Footballer John Terry was sensationally cleared of a racially aggravated public order offence last week. A sign that the UK judicial system – and to some degree, British culture – hasn’t quite grasped the impact of racism and what it needs to do to banish it from it’s society.
John Terry’s defence was based purely on the principle that he was ‘repeating’ what he ‘thought’ he’d heard Anton Ferdinand ‘accuse’ him of saying. That sentence is so flawed I gasp every time I see it.
The biggest shock & disappointment of the defence strategy was the repeated insertion that John Terry is ‘a good man’ and ‘a man of integrity’, backed up by the testimony of Black footballer Ashley Cole, who stated that the case shouldn’t have been brought to court.
Please give me a moment – I promised I wouldn’t allow my John Terry-Tourette’s to re-surface. I need a second.
Sorry I’m back…where was I? Oh yes, footballer Ashley Cole – a Black man – also asserted that the case should never have been brought to court. Now you tell me!!! To back up his case, Ex-manager Jose Mourinho and 19 Chelsea stars gave statements saying they did not believe Terry is a racist. Thank goodness that Footballer-turned-pundit Garth Crooks was one of the few in and around the profession who spoke out against John Terry’s behaviour before and after the trial, stating “”What football fails to realise is that there is an entire generation of black players who feel the game has failed them.”
Apparently in the UK it’s ok for you, in a minute of anger, to call someone a “fucking black cunt” if you’re a nice guy. That’s the precedent now set, right?
Can we discuss?
Far too often I am reminded through personal experiences as a black man, also seeing celebrity melt-downs such as Mel Gibson, or John Galliano, where tirades of racial abuse have been followed by mitigation of ‘anger’ or ‘being under the influence of alcohol.’ it’s about time society starts acknowledging that an act of racism is just that – no exceptions. Of course there are differing ways that one can determine sentencing of the act, however the act should stand for what it is i.e. it was a racist comment; the perpetrator should take accountability that they said it hastily, apologise and move on. Never should Black people be patronised by employers or a judiciary system where we are constantly told how to receive the act, i.e. to let it pass as it was merely a ‘bit of banter’ or the old downgrade to being a ‘personality clash’ .
If it was said, it was a racist act – doesn’t matter how you sugar coat it.
You will never say that it was OK to steal because a thief was hungry & saw little other choice. You’d say: it was wrong, however owing to the circumstances and his testimony, I feel it should be dealt with like x…’ So why does it seem to be acceptable for people to make themselves and everyone else feel comfortable by doing it different for race. British NBA basketball player John Amerchi said, “The Football Association must take “swift and decisive action” against John Terry“.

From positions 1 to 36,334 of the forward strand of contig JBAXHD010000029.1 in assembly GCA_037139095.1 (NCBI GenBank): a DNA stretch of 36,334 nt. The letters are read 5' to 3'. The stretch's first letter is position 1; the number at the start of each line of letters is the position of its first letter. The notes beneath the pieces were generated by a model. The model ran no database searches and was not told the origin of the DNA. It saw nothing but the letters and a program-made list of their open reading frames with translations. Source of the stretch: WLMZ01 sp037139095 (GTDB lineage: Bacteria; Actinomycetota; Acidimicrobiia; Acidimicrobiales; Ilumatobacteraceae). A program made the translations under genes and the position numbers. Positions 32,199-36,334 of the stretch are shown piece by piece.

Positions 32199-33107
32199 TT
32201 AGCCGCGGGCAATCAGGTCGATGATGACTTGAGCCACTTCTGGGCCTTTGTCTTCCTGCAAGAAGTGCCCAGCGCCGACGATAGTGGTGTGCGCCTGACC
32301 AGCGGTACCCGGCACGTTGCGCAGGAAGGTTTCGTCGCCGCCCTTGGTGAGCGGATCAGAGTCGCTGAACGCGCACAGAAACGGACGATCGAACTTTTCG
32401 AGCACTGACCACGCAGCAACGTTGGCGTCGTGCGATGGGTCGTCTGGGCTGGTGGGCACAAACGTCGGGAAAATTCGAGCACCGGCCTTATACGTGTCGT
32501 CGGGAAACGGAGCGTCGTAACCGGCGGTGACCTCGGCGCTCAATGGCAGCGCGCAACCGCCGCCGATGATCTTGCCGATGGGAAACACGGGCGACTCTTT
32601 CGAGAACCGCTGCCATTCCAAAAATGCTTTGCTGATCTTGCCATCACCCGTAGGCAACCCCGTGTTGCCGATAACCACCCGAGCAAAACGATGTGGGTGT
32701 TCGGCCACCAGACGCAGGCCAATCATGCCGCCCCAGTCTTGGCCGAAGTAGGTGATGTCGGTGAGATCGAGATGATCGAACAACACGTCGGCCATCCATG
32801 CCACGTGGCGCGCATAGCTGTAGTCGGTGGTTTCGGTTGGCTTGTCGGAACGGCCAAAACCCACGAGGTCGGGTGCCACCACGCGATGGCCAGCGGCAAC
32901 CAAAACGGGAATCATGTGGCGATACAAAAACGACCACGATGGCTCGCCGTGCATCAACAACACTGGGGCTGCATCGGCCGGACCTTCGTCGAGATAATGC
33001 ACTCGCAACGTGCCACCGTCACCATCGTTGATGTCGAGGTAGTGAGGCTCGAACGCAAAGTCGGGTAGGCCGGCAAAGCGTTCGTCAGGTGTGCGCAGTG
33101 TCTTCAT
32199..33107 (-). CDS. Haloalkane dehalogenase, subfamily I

Let’s not just stop at anger – the same goes for the alcohol demon. Precisely why I don’t stay in environments where people start to get ‘messy’ (drunk). We Caribbean folk have a saying, ‘Tom Drunk – Tom nah fool’. It means that once drunk, Tom says all the things he really feels without inhibition and sniggers that he is able to blame it on the drink the next day and get away with it. That saying is very apt in the John Terry case & many other similar social & work environments, also in the annoying celebrity incidents that make me squirm with frustration and despair.
It’s time that people stood up and took responsibility for their behaviour. When sober and in a calm state, a lot of people in western, modern day cultures contain the majority of people who are embarrassed by racism. That embarrassment of not wanting to appear as the harsher form of racist also prevents individuals from fully addressing their prejudices, because they feel too ashamed to discuss them in public. However the down side of doing that is when you get drunk, you show up your real self. Well how abut this:
Anger and/or alcohol uncovers the thoughts & feelings that you were previously suppressing – it releases your inhibitions and subsequently, your previously self-controlled, internalised behaviours.
Yes folks, a moment of anger or a lashing of alcohol cannot suddenly implant a series of thoughts and beliefs into your brain that never existed previously. So if you’re someone who has used or still uses the anger/alcohol excuse, stop it!!!
If we are to move forward & really address racism, we have to start with being honest about what we think and feel, address our prejudices, learn and move forward. You loose all credibility if you excuse your behaviour by anger or alcohol – it just isn’t good enough and it’s about time global cultural practices and laws demonstrated it with more serious recompense.